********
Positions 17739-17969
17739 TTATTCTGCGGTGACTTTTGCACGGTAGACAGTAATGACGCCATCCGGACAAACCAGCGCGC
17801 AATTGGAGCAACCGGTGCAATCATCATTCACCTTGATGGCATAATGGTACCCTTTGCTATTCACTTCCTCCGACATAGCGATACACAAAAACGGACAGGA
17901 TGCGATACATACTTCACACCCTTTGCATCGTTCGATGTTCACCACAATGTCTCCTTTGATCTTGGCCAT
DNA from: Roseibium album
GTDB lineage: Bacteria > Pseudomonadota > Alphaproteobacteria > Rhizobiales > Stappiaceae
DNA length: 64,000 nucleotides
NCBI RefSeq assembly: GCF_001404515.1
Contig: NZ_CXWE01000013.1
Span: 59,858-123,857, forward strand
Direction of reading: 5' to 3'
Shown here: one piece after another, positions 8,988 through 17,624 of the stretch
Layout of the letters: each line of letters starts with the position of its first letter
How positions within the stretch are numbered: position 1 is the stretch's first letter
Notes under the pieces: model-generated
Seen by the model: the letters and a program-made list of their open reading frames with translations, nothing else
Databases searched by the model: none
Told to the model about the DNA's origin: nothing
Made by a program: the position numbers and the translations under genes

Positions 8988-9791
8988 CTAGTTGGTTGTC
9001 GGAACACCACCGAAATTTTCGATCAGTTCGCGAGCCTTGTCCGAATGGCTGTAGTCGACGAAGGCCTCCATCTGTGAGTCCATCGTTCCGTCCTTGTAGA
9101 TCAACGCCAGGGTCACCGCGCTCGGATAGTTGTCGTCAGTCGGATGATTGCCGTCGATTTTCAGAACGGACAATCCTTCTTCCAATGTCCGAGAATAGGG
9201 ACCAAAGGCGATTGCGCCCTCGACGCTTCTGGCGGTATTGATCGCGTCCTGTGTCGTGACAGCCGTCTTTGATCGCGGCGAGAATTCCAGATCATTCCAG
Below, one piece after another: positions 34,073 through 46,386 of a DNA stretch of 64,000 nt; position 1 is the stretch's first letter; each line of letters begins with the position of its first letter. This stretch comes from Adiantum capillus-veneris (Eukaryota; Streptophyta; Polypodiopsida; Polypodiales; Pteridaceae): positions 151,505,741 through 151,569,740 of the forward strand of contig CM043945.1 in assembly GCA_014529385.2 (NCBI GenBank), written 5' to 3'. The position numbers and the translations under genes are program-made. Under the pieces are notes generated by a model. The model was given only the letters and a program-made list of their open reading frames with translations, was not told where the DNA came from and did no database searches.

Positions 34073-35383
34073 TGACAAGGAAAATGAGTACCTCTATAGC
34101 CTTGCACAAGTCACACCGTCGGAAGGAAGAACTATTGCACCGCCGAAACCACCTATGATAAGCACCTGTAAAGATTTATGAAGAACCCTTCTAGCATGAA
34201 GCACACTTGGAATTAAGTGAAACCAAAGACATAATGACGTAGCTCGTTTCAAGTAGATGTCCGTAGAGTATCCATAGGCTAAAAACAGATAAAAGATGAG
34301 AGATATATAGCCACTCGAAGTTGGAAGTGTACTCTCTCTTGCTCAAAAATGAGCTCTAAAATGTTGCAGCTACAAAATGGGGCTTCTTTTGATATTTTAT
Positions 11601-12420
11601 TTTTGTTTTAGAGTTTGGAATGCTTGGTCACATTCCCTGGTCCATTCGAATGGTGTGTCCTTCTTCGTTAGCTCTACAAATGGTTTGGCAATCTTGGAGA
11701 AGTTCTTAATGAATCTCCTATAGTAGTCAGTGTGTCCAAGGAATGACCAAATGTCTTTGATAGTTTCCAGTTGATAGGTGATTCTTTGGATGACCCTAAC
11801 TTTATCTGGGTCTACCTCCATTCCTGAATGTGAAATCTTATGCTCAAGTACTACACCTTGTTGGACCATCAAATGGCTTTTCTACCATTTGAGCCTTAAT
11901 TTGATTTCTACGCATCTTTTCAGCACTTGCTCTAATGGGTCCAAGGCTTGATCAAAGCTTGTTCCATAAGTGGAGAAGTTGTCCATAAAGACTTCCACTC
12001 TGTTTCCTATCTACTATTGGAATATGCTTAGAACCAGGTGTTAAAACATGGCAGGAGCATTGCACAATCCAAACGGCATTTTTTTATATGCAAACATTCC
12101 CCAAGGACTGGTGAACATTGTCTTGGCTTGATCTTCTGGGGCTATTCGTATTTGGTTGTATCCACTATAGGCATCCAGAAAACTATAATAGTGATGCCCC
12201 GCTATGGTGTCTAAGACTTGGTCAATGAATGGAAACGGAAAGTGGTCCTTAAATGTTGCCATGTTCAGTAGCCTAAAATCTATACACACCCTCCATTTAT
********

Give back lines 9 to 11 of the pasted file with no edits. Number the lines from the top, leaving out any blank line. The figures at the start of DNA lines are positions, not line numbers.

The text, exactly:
Contig: NZ_CXWE01000013.1
Span: 59,858-123,857, forward strand
Direction of reading: 5' to 3'